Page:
Losing Marijuana Defense – It Wasn't Mine
I talk to countless people about their possession of marijuana charge and in many instances one of the first things I hear is that the marijuana wasn’t theirs. Unfortunately, that’s a losing defense.
Let me add the caveat that every case depends on the facts and circumstances of each unique case, and it could work depending on the facts of a case. However, it’s usually a loser.
The problem is that the Commonwealth has to prove that you were in possession of the marijuana. They don’t have to prove that it was legally your own marijuana, and that’s a big difference. If you think about it this way: I own a bicycle, it’s my legal bicycle and I have legal title to it. However, I can loan you the bicycle. When I loan you the bicycle to ride, you would be in possession of the bicycle. Everyone understands and agrees with that; however, it’s still not your bicycle. That’s exactly the situation we have with marijuana. They don’t have to prove that it was yours. They just have to prove that you were in possession.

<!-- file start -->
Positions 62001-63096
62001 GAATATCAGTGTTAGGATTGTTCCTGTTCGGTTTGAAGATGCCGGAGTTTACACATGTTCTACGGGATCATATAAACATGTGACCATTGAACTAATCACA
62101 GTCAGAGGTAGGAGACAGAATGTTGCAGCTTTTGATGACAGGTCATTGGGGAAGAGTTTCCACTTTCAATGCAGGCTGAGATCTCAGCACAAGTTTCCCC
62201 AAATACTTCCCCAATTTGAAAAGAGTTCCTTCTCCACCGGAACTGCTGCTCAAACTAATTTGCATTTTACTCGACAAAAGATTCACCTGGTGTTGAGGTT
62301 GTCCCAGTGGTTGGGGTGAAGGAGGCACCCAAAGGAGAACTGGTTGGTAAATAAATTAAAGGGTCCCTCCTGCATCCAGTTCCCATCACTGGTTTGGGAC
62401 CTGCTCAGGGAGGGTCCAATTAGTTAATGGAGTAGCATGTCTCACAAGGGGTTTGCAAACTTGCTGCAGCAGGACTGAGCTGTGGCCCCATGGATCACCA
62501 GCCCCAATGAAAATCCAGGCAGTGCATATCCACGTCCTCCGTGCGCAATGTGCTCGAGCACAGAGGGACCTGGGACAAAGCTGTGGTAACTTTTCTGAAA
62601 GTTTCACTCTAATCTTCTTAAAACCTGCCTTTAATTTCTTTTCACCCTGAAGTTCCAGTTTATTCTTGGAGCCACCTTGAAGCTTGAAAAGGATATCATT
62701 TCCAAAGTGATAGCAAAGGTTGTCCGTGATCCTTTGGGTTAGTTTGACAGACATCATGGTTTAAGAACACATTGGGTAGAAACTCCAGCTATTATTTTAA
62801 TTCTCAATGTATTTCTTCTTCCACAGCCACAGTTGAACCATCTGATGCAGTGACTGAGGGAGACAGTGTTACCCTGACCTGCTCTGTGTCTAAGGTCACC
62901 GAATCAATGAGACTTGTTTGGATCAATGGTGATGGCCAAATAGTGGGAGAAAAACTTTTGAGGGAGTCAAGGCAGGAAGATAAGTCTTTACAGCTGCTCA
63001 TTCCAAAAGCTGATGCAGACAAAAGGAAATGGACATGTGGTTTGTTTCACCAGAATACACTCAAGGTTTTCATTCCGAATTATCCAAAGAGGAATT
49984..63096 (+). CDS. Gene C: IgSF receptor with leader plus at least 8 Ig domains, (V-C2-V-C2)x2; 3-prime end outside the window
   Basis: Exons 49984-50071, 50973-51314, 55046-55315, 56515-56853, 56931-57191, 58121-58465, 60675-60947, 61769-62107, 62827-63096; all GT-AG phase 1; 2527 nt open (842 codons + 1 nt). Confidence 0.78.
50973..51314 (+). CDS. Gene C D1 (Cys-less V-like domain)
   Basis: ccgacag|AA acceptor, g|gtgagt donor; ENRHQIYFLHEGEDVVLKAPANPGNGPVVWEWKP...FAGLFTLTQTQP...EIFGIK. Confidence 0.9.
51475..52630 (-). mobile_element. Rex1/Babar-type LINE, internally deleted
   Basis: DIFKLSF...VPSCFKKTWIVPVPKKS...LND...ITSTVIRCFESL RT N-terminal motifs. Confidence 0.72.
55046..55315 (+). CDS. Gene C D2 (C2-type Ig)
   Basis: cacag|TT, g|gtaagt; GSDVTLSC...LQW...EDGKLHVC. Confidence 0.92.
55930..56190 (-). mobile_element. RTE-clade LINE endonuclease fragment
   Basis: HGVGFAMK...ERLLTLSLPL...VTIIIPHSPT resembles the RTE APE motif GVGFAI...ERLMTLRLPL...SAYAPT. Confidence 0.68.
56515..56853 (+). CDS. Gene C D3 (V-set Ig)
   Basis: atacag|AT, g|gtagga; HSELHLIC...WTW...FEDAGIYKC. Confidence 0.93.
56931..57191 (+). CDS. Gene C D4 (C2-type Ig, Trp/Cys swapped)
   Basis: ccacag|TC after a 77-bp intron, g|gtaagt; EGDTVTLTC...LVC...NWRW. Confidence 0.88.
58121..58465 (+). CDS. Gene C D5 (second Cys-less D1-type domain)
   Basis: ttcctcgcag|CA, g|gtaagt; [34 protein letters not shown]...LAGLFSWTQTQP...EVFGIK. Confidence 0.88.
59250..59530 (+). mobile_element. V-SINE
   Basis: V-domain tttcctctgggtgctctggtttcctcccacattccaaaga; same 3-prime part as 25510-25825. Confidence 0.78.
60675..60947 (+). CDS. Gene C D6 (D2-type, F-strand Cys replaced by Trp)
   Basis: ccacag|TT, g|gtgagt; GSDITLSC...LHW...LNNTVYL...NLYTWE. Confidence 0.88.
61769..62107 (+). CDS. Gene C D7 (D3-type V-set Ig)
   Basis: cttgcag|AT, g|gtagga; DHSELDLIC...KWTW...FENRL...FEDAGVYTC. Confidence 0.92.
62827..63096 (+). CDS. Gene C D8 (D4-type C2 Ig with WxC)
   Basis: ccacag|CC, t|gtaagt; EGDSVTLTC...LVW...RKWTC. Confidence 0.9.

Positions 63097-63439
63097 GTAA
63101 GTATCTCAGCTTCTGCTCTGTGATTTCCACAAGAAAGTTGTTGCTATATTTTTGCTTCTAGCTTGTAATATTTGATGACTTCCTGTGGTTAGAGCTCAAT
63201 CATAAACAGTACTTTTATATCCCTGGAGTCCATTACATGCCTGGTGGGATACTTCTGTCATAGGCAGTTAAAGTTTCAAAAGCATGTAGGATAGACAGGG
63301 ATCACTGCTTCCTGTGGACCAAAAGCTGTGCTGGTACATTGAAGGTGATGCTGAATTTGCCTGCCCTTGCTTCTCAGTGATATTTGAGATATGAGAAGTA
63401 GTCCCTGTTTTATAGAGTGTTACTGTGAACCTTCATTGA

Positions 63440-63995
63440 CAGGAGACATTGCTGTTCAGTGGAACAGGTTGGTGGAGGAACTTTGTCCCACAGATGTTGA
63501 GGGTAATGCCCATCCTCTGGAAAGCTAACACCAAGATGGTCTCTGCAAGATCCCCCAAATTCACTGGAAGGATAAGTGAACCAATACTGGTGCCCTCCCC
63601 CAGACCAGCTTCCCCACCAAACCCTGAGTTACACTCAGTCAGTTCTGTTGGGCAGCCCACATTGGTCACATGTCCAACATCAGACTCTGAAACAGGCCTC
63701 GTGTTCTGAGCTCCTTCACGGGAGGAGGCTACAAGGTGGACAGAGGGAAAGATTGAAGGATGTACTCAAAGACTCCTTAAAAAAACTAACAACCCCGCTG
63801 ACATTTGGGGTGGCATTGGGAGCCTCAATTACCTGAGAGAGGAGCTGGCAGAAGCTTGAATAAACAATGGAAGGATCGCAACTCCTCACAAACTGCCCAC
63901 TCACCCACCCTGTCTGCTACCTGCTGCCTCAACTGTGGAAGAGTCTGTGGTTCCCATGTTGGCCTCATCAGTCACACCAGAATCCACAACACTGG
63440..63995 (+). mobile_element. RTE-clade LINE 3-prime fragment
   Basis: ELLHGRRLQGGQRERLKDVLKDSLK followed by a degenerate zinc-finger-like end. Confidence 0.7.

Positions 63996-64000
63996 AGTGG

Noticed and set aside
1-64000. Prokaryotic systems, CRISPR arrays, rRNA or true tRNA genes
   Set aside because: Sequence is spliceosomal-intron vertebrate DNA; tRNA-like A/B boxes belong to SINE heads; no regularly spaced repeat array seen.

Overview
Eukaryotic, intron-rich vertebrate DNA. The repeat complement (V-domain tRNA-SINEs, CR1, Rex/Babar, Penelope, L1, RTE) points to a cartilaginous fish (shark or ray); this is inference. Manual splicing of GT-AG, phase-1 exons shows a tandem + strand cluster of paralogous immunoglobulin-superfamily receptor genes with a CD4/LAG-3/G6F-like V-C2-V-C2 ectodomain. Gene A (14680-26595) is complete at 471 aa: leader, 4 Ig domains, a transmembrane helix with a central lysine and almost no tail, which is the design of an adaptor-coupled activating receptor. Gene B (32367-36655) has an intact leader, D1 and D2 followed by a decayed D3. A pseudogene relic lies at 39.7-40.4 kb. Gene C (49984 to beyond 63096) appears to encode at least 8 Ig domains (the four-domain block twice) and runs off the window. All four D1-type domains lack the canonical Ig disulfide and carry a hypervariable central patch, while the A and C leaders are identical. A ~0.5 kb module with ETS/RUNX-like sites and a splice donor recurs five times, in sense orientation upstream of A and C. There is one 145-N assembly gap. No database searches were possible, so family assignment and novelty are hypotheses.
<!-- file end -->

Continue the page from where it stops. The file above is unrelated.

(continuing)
What does possession mean for marijuana in Virginia? It’s a good question, and it’s one that gets quite complicated legally speaking. The basic rule is that you have to have knowledge of what the substance is and you have to have dominion and control over the substance. Knowledge is the easy one that people understand. That means that there is some indication that you know it’s marijuana. That can be proven based on it looking like marijuana or based on your statement or prior evidence that you’ve smoked before perhaps. Dominion and control is the part that’s a little tricky for the Commonwealth to prove. That’s where they have to show that you had some control over it that you were able to exercise your dominion over the marijuana. This is where we might have an actual winning defense, but just claiming that the marijuana wasn’t legally your own isn’t going to get us anywhere.
Photo by: Tha Goodiez